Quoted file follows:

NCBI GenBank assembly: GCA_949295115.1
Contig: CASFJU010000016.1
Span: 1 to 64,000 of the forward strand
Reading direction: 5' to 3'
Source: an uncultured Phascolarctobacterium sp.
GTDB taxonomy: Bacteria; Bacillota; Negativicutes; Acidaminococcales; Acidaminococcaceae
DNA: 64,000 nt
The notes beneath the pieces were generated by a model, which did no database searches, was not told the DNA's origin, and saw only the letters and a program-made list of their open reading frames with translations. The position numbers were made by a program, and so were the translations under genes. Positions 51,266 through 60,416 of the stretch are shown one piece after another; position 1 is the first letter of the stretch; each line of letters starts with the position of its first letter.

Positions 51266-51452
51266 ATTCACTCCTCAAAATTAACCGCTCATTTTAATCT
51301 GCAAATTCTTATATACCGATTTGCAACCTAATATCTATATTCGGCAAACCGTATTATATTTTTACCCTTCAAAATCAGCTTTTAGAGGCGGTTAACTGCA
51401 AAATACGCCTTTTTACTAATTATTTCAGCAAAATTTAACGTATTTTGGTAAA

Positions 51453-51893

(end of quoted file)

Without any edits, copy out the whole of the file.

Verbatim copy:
NCBI GenBank assembly: GCA_949295115.1
Contig: CASFJU010000016.1
Span: 1 to 64,000 of the forward strand
Reading direction: 5' to 3'
Source: an uncultured Phascolarctobacterium sp.
GTDB taxonomy: Bacteria; Bacillota; Negativicutes; Acidaminococcales; Acidaminococcaceae
DNA: 64,000 nt
The notes beneath the pieces were generated by a model, which did no database searches, was not told the DNA's origin, and saw only the letters and a program-made list of their open reading frames with translations. The position numbers were made by a program, and so were the translations under genes. Positions 51,266 through 60,416 of the stretch are shown one piece after another; position 1 is the first letter of the stretch; each line of letters starts with the position of its first letter.

Positions 51266-51452
51266 ATTCACTCCTCAAAATTAACCGCTCATTTTAATCT
51301 GCAAATTCTTATATACCGATTTGCAACCTAATATCTATATTCGGCAAACCGTATTATATTTTTACCCTTCAAAATCAGCTTTTAGAGGCGGTTAACTGCA
51401 AAATACGCCTTTTTACTAATTATTTCAGCAAAATTTAACGTATTTTGGTAAA

Positions 51453-51893